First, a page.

NAD (P) H:quinone acceptor oxidoreductase 1 (NQO1) ) is a widely-distributed FAD-dependent flavoprotein that promotes obligatory 2-electron reductions of quinones, quinone imines, nitroaromatics, and azo dyes, at rates that are comparable with NADH or NADPH [98]. These reductions depress quinone levels and thereby minimize opportunities for generation of reactive oxygen intermediates by redox cycling, and for depletion of intracellular thiol pools. It is a highly-inducible enzyme that is regulated by the Keap1/Nrf2/ARE pathway. It protects cells from oxidative stress, redox cycling, and neoplastic lesion [99]. Additionally, Nqo1 is also involved in regeneration and α-tocopherol (vitamin E) metabolism.

Exogenous antioxidants from the Diet/ Natural dietary antioxidants

Apart from endogenous sources there are many dietary natural antioxidants such as vitamin C, vitamin E, and ß-carotene which renders protection against free radicals. Natural dietary antioxidants include Vitamin A, C, and E, carotenoids, flavonoids, and polyphenols [100].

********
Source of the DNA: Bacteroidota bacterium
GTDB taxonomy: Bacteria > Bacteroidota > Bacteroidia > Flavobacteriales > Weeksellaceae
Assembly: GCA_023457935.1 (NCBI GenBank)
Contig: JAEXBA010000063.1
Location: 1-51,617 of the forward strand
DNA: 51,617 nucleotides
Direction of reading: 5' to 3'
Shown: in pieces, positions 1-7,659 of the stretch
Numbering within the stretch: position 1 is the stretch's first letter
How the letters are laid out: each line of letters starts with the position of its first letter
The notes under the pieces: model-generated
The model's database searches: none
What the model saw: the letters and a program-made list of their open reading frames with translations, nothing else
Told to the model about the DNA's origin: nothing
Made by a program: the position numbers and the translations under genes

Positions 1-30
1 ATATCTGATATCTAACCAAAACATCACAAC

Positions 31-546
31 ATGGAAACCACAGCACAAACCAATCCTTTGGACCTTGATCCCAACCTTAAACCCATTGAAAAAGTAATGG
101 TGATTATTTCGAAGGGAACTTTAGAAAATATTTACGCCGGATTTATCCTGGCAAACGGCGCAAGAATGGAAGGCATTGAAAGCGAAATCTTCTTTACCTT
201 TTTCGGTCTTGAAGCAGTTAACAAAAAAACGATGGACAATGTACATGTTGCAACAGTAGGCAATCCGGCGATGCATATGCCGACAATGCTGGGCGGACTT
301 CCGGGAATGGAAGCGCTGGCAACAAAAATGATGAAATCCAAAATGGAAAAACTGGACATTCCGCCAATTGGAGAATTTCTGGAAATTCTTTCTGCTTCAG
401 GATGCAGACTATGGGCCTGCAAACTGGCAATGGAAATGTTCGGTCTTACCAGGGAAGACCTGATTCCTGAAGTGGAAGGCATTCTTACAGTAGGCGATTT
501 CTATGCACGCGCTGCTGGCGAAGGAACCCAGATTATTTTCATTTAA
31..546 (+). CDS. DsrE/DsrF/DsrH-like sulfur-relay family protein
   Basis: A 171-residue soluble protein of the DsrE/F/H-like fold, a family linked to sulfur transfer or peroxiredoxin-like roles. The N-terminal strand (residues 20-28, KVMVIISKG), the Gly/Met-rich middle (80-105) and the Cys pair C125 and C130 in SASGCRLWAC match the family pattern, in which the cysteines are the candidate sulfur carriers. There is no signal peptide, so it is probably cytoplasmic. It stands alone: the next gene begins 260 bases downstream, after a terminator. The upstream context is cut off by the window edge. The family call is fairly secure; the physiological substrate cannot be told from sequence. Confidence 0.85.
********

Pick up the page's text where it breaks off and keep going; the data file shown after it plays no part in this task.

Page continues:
Vitamin C

It is one of the important water soluble antioxidant as it has the capacity to neutralize ROS [101]. It is involved in a number of metabolic reactions in plants and animals. It is a well-known antioxidant that protects the body against oxidative stress. One of the studies showed lower plasma levels of vitamin C in patients with AD despite adequate dietary intake. On the other hand, several studies provided evidence to support a therapeutic role of vitamin C in AD [102]. Combining other antioxidants with vitamin C may prove beneficial for AD prevention by providing a more comprehensive activation of pathways to reduce oxidative stress [103].

Vitamin E

Vitamin E is the major lipid-soluble, chain-breaking, non-enzymatic potent antioxidant in the body [104]. As vitamin E is essential for normal neurological functions, it is potentially useful in preventing and treating neurodegenerative diseases. Vitamin E represents a group of 8 antioxidants (containing 4 tocotrienols and 4 tocopherol. a-tocopherol is the most investigated form of vitamin E in relation to AD and MCI (Mild Cognitive Impairment). Reduced plasma levels of α-tocopherol have been detected in subjects with AD and MCI. It protects membrane fatty acids from lipid peroxidation [105]. The vast majority of literature from animal studies and randomized trials has related a-tocopherol to brain function. Higher levels of α-tocopherol were strongly associated with lower amyloid load as well as with less severe neurofibrillary tangle pathology.